Even after obeying the judge’s commands, there are a number of other reasons lifters fail lifts in a meet that we want to avoid:
- Failure to lockout the bar. The rep isn’t over until your elbows are fully locked out and the “rack” command is given.
- Downward movement of the entire bar. While some federations used to have a rule where lockout was required of both arms simultaneously, feds have recently allowed asymmetric lockouts. Given this rule, it’s possible to see a dip in one side of the bar that accompanies an uneven lockout. That is all within a legal rep. The rep will not be overruled here unless the entire bar descends. This also applies to any sink or heave where the bar descends after the “press” command.
- Head, shoulders, or butt losing contact with the bench. Any change in the lifter’s elected position during the lift will result in a no-lift. Some federations (including USAPL) require contact between a lifter’s head and the bench through the whole rep, other feds do not.
- Feet/foot lifting off the floor. During the press, the lifter’s feet must remain on the floor. The USAPL requires that the foot must be flat on the floor (as flat as the shape of the shoe allows), while other feds allow you to bench with your heels up. Foot movement in the USAPL is permissible, as long as the foot remains completely flat on the floor. Like head position, rules on foot placement may vary from fed to fed, so double check your rule books for your particular case.
Finally, the deadlift. There is only one command for the deadlift, where the center judge calls “Down” to inform the lifter that the rep is complete and they may lower the bar to the ground. As there is no start command, the lifter may begin their rep at any point after the judge announces that the bar is loaded, within their 1 minute window. The lifter must wait until the “down” command is given to lower the bar, or else the lift will be deemed no good.
Beyond missing the down command, there are a number of other reasons lifters fail lifts in a meet:
- Failure to stand erect at lockout. Full lockout is achieved when the lifter’s shoulders are back, hips are forward, and knees are straight.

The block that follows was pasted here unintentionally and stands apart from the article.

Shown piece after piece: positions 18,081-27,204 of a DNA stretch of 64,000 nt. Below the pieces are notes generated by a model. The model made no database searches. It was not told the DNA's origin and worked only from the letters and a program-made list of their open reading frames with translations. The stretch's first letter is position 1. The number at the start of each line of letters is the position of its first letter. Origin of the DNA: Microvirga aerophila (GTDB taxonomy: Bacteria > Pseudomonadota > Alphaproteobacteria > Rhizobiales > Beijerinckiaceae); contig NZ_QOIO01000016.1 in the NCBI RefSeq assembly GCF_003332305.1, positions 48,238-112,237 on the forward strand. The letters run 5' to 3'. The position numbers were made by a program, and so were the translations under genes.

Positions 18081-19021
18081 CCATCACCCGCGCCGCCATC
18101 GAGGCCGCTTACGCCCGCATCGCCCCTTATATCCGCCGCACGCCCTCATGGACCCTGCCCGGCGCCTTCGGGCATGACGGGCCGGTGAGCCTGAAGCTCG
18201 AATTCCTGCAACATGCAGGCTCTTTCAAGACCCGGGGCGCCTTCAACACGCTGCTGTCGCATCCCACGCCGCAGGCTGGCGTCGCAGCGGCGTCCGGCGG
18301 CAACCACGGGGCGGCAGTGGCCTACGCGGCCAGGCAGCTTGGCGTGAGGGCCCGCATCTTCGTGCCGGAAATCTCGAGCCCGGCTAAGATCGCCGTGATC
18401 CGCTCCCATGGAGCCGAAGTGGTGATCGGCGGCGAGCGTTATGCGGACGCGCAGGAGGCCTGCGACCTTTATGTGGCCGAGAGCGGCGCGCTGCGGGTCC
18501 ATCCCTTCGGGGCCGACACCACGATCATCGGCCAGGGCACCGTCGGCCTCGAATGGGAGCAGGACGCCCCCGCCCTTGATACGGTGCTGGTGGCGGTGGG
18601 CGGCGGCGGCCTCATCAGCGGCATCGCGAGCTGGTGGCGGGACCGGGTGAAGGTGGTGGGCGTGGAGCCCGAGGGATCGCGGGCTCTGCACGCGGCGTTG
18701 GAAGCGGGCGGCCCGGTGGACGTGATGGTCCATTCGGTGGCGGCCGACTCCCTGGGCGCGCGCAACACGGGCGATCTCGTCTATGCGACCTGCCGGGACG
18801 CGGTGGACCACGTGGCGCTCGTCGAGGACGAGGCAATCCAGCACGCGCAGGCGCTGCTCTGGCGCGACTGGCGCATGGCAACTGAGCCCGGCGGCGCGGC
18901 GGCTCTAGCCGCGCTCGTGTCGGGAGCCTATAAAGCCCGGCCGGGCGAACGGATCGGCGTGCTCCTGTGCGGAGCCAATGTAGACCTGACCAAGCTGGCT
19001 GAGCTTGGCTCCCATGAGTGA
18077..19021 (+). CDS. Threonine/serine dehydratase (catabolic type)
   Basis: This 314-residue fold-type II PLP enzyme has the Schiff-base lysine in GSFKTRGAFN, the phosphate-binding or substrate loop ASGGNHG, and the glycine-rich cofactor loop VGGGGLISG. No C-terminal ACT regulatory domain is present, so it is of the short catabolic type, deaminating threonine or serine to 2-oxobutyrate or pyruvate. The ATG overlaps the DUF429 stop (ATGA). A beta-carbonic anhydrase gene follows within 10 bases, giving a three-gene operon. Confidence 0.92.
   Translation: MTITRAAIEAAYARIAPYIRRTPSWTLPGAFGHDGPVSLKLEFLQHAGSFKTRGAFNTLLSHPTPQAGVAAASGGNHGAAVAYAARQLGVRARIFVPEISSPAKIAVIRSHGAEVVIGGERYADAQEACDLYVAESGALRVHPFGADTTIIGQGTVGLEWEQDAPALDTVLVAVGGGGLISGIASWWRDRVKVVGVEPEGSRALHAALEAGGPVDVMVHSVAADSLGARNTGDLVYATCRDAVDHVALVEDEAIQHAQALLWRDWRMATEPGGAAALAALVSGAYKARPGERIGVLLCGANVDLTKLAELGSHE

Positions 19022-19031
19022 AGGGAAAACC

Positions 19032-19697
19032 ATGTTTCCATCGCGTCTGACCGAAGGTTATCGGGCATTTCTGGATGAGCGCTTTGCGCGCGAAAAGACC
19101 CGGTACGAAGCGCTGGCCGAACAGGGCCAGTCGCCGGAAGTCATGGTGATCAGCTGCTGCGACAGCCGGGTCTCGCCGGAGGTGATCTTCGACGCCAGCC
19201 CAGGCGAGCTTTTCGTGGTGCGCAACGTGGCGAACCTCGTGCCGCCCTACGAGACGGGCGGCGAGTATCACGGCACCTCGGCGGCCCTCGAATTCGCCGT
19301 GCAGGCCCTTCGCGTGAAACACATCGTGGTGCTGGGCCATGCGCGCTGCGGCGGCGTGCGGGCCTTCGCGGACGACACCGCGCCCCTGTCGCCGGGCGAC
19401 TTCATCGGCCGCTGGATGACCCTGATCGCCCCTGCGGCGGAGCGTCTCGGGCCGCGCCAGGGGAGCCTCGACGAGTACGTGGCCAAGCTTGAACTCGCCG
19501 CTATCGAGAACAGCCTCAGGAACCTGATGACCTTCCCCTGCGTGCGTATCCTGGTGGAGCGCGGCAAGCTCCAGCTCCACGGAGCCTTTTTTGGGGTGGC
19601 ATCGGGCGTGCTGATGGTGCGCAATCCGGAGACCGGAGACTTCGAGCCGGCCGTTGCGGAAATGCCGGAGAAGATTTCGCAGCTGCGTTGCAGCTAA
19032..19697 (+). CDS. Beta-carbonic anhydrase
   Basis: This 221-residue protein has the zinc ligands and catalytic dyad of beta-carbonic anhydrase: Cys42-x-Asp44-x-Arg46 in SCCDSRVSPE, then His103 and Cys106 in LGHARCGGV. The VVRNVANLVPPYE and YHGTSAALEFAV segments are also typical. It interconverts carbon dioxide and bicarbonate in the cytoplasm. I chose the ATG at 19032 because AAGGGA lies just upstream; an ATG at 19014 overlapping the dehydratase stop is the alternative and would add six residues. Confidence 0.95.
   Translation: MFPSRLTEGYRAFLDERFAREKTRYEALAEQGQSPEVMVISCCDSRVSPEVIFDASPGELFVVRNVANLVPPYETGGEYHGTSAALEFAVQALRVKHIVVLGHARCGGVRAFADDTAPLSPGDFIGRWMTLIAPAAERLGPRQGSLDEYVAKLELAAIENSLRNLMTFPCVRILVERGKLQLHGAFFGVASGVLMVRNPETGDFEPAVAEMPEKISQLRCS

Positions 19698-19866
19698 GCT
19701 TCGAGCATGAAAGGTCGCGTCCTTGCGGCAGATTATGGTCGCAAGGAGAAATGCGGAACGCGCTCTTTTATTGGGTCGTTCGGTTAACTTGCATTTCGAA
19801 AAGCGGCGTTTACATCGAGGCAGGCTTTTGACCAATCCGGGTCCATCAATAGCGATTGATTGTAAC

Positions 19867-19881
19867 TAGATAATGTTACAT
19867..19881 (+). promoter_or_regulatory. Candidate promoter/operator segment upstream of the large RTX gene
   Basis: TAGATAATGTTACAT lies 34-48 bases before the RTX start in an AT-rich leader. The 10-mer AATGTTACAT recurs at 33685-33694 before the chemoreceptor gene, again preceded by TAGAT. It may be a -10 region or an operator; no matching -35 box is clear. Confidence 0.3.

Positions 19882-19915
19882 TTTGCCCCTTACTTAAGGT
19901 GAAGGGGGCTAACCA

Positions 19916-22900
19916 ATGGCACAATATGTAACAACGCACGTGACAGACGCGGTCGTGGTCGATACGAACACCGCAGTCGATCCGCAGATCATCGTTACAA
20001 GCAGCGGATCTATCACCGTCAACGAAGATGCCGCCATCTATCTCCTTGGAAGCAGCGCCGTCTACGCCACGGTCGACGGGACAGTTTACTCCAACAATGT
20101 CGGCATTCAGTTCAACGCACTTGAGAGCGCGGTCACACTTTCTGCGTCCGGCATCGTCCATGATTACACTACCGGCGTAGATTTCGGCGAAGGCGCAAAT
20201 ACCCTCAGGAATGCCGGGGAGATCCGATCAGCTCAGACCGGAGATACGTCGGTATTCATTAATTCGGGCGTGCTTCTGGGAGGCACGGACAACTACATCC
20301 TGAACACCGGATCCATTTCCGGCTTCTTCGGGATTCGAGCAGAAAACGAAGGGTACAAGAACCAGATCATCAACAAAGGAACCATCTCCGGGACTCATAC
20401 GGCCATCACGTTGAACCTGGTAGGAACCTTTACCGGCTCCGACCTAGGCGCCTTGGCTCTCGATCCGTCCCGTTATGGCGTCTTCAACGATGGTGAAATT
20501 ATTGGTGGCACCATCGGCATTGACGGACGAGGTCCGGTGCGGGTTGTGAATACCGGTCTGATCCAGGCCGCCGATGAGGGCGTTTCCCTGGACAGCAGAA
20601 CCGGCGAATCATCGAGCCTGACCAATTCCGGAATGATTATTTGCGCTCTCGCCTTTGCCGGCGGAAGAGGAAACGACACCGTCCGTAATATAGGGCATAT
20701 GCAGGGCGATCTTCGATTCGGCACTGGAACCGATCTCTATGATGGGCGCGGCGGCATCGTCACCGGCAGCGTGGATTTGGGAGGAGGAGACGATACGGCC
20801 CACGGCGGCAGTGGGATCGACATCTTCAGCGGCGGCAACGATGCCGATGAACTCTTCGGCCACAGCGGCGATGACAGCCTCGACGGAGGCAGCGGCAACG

- Downward movement of the bar. Any downward movement of the bar before it reaches lockout will result in a no-lift.
- Supporting the bar on the thighs. Any lift where the judges deem the bar is supported by the thighs (as the bar ramps its way up the leg) may be ruled invalid. This rule also applies to any hitching, where the knees are locked and unlocked in an attempt to squat the bar up.
- Foot movement before the “down” command. Any step forward, backward, or laterally before the down command will result in a red light. Movement is allowed after the down command is given, where you may see sumo deadlifters with a wide stance rotate their toes inwards after the down command (to avoid dropping the bar on their feet), as is allowed.
- Lowering the bar without control. After receiving the down command, the bar must be lowered to the platform with control (using both hands).
Recap & Conclusion
That’s going to be the end of this video you guys, thanks so much for watching. By now, you should have a good sense of the rules and competition standards for each lift. I definitely recommend that you check out the rules of performance in your fed’s rule book whenever you decide on a meet.
If you have found a meet and are looking to perform your best on game day, definitely check out our meet prep packages at strongstrongfriends.com. Whether you’re 6-weeks or 6-months away from a competition, it’s never too late to have a plan in place designed specifically for you, as well as support around program adjustments and attempt selection.